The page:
Language is a powerful tool; from which we connect thoughts, images, and judgments about the world around us. That being said, it’s important that we remain conscious of the language we use when advocating for animals.

As positive language has played a role in re-adjusting the perceptions about people who have been marginalized by society, we must not forget that using positive language is still relevant in the struggle for animal liberation.

Animal ethicists have argued that the word “pets” should be replaced by “companion animal.” I completely agree that “pets” is a derogatory word, carrying negative implications for both non-human and human animals, however, I believe the term “companion animal,” might be just as negative.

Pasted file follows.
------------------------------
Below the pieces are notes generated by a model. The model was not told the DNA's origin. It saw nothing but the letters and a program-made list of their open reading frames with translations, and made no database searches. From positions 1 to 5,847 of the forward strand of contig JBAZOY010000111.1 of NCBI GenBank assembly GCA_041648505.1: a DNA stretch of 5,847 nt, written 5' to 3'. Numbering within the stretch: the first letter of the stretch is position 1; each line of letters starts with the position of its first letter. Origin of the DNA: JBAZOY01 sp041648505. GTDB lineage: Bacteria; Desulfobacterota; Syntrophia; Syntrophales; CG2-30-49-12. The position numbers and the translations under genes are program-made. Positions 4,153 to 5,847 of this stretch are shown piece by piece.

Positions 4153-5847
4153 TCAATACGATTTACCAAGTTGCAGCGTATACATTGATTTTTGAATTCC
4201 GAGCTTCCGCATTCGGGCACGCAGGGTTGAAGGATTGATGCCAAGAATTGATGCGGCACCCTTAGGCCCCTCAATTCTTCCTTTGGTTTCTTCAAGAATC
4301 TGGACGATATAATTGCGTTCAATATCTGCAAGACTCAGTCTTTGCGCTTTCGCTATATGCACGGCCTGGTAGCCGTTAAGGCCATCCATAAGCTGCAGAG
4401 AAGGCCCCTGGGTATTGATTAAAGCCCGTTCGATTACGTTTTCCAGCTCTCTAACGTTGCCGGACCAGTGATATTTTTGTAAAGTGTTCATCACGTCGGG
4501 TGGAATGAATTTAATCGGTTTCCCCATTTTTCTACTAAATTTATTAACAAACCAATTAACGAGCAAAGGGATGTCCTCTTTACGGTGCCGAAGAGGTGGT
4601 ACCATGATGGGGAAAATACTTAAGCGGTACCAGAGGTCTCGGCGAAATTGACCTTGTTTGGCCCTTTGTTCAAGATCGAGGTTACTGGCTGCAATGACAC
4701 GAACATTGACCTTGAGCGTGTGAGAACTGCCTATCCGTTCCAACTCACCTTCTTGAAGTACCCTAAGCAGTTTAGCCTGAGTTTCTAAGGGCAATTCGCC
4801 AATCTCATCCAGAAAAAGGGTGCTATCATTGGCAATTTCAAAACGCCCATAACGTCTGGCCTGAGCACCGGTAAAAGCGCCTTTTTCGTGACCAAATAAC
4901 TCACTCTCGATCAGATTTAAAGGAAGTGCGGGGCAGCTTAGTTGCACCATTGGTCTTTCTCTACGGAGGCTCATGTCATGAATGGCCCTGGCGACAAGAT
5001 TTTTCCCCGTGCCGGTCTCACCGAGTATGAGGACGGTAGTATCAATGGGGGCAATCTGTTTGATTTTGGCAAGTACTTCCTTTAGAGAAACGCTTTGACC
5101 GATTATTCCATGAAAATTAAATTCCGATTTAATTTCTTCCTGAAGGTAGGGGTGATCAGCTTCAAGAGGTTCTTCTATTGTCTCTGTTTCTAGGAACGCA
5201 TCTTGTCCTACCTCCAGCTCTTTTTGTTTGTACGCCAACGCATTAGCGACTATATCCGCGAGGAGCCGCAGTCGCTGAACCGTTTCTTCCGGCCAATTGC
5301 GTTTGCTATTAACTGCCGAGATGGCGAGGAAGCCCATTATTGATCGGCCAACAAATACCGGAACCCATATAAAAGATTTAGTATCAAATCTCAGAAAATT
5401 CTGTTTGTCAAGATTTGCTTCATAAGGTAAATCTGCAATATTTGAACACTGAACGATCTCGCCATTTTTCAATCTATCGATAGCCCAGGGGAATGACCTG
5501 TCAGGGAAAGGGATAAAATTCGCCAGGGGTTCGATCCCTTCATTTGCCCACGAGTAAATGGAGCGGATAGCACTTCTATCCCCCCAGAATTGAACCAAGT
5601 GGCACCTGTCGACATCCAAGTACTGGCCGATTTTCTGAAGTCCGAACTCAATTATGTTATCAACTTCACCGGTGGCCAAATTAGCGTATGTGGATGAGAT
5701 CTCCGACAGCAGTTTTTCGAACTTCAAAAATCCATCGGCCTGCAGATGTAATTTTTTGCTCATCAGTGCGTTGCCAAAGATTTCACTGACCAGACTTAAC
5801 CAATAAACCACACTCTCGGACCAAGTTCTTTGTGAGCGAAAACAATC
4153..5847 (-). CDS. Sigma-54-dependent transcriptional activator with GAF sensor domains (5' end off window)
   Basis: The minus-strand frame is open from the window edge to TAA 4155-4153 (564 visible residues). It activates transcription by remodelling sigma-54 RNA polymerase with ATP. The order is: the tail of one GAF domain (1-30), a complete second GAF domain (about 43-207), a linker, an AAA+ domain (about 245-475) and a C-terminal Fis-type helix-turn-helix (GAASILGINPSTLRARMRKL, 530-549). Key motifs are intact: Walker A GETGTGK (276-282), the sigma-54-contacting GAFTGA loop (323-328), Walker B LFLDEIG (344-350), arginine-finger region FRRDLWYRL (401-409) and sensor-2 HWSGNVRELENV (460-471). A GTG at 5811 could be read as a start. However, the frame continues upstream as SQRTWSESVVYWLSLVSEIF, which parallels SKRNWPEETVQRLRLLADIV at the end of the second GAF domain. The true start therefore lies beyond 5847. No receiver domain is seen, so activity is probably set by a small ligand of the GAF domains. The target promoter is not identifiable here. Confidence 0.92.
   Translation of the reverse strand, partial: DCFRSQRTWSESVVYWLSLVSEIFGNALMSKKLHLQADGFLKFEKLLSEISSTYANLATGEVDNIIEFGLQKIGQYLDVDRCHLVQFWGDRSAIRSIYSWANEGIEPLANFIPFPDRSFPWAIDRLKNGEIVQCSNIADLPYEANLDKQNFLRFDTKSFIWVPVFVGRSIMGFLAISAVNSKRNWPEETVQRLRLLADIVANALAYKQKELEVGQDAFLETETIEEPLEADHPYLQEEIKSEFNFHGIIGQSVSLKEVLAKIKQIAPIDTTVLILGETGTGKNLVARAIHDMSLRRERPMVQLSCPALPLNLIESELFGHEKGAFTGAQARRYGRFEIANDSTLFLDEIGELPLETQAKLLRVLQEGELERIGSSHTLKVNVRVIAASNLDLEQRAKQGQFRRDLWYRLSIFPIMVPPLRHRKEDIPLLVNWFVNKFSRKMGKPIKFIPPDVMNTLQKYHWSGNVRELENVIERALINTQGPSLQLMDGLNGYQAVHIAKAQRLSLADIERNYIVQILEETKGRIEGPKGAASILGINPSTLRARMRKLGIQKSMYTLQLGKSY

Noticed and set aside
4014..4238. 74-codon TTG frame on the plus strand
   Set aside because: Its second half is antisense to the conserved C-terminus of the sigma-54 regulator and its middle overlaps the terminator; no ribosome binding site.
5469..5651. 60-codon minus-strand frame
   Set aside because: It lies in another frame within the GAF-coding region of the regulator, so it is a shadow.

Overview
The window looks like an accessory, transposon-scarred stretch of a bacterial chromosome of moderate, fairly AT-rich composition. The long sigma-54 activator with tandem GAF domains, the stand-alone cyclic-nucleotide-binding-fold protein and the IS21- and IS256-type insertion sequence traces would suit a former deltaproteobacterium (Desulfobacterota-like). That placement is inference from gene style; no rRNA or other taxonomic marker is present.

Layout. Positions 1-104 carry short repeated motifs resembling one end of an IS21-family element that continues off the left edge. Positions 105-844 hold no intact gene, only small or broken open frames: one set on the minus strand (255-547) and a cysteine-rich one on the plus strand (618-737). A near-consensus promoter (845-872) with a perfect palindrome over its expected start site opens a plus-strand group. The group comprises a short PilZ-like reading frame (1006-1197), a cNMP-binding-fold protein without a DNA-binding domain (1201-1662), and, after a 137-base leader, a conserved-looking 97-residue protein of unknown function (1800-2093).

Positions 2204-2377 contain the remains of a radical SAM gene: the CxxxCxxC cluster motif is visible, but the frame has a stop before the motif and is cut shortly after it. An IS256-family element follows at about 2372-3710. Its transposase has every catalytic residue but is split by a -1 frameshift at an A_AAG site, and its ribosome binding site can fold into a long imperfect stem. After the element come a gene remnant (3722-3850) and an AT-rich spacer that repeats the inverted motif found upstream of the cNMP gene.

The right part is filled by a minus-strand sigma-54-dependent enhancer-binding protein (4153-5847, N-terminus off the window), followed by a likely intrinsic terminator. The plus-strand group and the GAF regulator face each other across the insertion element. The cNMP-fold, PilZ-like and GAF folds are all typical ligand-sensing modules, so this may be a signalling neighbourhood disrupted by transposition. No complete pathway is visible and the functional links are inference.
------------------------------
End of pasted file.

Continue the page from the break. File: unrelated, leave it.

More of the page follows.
On the surface, the term, “companion animal” has some positive value to it, as it brings to mind the image of animals as our friends. It ‘s true that the animals we become guardians of, do become our companions, but the term, while being founded on good intentions seems to infer that humans have an understanding with animals that they are in the world solely to satisfy human needs and desires, and that humans have a right of dominion over them. Furthermore, by using this term, animal breeders could further justify the breeding of animals, as well as use the term as a selling point.

I propose that we refer to the animals we are guardians of by their names, or simply by saying, “I’m the guardian of…”

When society develops a vocabulary based on the idea that non-human animals are sentient, individual beings, and not “its,” “things,” or “objects,’ it’s possible that exponential progress for animal rights will be made.